How do I troubleshoot Lambda function throttling with "Rate exceeded" and 429 "TooManyRequestsException" errors?
Last updated: 2021-04-14
My AWS Lambda function is producing "Rate exceeded" and 429 "TooManyRequestsException" errors. Why is my function throttled, and how do I resolve the errors?
Lambda functions are sometimes throttled to protect your resources and downstream applications. Even though Lambda automatically scales to accommodate incoming traffic, your function can still be throttled for various reasons.
To troubleshoot Lambda throttling issues, including Rate exceeded and TooManyRequestsException errors, do the following:
Verify what resource is throttled
Throttle errors might not be from your Lambda function. Throttles can also occur on API calls during your function's invocation.
To confirm what resource is throttled, do the following:
If there are no Lambda Throttles metrics, then the throttling is happening on API calls in your Lambda function code.
Check your function code for any throttled API calls
If certain API calls are throttled, make sure that you use exponential backoff in your code to retry the API calls.
Note: If you determine that you need a higher transactions per second (TPS) quota for an API call, you can request a service quota increase. Not all quotas are adjustable.
Check your function's concurrency metrics
Review your Lambda metrics in Amazon CloudWatch
Check the ConcurrentExecutions metric for your function in the AWS Region where you see throttling.
Compare the ConcurrentExecutions metric with the Throttles metric for the same timestamp
View the Maximum statistic for ConcurrentExecutions and the Sum statistic for Throttles. See if the maximum ConcurrentExecutions are close to your account-level concurrency quota in the Region, along with corresponding data points in the Throttles graph.
Check if you're exceeding the initial burst concurrency quota for a particular AWS Region
On the Metrics page for Lambda in the CloudWatch console, reduce the graph's time range to one minute. If you're limited by burst scaling, then you see a spike of Throttles that corresponds to a stair-step pattern of ConcurrentExecutions on the graph.
Note: To work around burst concurrency limits, you can configure provisioned concurrency.
Check for spikes in Duration metrics for your function
Concurrency depends on function duration. If your function code is taking too long to execute, then there might not be enough compute resources.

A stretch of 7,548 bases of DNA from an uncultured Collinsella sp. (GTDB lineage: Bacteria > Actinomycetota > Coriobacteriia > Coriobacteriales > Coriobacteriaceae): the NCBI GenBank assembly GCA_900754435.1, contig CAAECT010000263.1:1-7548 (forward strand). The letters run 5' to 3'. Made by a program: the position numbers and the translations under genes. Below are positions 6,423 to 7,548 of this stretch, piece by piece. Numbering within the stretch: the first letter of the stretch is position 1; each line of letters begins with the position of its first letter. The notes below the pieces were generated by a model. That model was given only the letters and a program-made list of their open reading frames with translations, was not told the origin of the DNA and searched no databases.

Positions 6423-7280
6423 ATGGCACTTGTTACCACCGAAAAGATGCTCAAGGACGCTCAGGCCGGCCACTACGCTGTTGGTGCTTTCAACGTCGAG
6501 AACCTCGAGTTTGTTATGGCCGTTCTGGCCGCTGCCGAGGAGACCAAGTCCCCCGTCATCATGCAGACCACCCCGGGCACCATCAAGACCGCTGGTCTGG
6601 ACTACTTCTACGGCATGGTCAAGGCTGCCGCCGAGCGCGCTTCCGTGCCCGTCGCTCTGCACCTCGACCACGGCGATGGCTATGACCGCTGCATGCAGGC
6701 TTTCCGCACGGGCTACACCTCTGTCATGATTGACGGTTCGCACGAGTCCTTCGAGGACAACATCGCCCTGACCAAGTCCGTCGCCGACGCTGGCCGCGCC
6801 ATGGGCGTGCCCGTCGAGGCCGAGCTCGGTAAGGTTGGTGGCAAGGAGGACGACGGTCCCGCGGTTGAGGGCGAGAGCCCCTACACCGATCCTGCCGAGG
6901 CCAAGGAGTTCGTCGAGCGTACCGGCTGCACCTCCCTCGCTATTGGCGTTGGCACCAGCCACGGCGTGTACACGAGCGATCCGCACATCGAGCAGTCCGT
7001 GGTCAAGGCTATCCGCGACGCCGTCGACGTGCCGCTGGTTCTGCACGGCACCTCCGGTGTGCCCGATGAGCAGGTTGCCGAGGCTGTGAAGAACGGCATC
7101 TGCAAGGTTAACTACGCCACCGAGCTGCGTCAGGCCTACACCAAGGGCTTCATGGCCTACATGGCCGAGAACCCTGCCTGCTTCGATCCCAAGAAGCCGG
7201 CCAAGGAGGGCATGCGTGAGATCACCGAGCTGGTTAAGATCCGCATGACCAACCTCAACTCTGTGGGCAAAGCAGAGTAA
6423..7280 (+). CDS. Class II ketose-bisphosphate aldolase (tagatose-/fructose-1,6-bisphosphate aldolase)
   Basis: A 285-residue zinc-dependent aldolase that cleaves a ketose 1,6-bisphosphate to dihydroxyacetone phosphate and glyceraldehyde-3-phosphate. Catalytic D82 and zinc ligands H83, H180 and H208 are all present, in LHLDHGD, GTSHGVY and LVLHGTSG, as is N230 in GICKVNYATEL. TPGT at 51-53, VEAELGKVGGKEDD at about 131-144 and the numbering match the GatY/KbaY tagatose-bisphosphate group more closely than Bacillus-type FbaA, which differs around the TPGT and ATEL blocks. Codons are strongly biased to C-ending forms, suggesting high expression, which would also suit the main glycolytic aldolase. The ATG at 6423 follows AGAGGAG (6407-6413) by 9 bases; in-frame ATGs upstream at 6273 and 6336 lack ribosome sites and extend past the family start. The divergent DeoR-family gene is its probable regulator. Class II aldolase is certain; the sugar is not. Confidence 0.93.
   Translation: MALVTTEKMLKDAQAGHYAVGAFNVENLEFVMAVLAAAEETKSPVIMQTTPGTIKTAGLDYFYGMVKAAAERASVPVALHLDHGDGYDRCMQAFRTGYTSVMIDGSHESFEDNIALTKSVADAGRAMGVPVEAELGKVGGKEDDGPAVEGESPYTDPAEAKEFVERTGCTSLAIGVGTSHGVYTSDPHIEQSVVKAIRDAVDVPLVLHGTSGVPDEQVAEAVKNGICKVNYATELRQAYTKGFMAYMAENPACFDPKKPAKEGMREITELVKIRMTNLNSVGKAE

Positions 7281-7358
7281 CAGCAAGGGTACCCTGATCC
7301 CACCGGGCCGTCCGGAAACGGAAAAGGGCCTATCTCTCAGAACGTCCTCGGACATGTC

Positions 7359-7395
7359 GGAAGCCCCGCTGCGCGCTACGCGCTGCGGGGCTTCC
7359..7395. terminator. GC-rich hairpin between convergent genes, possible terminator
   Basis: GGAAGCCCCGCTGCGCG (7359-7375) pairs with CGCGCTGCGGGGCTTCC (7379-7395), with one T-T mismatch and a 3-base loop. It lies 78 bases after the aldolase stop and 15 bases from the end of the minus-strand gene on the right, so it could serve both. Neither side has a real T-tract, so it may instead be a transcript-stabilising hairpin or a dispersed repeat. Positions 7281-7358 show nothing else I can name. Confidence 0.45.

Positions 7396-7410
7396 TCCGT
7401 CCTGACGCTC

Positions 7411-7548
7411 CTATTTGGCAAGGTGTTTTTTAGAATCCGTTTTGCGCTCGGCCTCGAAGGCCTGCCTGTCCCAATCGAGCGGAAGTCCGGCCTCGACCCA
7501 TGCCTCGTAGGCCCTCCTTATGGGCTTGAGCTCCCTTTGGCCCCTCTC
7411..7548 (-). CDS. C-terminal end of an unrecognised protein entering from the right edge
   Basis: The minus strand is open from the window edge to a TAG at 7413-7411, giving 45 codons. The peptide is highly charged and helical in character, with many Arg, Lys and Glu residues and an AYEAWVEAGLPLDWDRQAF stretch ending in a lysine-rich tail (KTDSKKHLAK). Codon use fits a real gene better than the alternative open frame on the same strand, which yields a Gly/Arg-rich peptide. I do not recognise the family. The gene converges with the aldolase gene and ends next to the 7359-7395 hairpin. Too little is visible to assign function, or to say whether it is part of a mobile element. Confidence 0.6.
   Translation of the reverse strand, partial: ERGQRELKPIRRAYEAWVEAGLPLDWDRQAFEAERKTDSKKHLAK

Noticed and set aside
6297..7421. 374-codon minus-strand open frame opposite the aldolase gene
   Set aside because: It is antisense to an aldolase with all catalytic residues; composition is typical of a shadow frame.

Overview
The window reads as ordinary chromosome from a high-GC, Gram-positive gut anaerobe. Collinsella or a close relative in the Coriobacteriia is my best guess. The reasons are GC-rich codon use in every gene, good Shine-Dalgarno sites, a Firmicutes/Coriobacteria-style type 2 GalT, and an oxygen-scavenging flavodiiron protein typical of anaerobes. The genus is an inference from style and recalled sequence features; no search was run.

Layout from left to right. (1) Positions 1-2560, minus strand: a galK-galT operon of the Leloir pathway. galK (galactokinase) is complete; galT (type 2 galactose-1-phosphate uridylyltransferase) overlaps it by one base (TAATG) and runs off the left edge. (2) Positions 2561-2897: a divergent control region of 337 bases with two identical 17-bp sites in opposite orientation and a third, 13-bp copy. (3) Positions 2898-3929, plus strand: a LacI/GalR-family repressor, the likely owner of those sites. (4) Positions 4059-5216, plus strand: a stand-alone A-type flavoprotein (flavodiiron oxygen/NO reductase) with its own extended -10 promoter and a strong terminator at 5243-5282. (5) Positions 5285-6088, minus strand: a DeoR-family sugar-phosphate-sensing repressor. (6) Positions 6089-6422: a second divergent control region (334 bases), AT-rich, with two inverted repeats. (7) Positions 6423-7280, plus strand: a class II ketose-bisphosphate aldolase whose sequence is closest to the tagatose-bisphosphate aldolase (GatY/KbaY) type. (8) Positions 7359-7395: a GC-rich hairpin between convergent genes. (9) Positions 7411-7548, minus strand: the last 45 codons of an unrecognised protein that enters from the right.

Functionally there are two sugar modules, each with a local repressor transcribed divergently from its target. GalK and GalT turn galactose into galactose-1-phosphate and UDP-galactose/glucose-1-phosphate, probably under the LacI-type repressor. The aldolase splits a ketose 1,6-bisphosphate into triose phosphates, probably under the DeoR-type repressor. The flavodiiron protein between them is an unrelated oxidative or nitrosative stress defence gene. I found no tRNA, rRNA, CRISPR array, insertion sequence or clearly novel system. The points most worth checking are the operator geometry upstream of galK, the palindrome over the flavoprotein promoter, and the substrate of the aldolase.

Note: Changing the memory setting can affect the charges that you incur for execution time.
If your function is in an Amazon Virtual Private Cloud (Amazon VPC), see How do I give internet access to my Lambda function in a VPC?
Check for an increase in Error metrics for your function
Increased errors can lead to retries and cause an overall increase in invocations. Increased invocations can lead to an increase in concurrency. Use CloudWatch Logs to identify and eliminate errors, and have your function code handle exceptions.
Note: Your function can also be throttled based on invocation requests per Region (requests per second), which is 10 times your concurrent executions quota.
Configure reserved concurrency
Confirm that you've configured reserved concurrency on your function
Note: If a function is configured to have zero reserved concurrency, then the function is throttled because it can't process any events. Make sure that you increase the value to a number greater than zero.
Review the Maximum statistic in CloudWatch for your function
See if the function metric hits the maximum value for the ConcurrentExecutions metric at any point.
Increase the reserved concurrency for your function to a concurrency value that keeps the function from being throttled
Use exponential backoff in your app
As a best practice, retry throttled requests by using exponential backoff in your application that's calling your Lambda function.
Use a dead-letter queue
For asynchronous event sources, such as Amazon Simple Storage Service (Amazon S3) and Amazon CloudWatch Events, configure your function with a dead-letter queue (DLQ). The DLQ catches any events that are discarded due to constant throttles and can protect your data if you're seeing significant throttling.
Note: For Amazon Simple Queue Service (Amazon SQS) event sources, you must configure the DLQ on the Amazon SQS queue.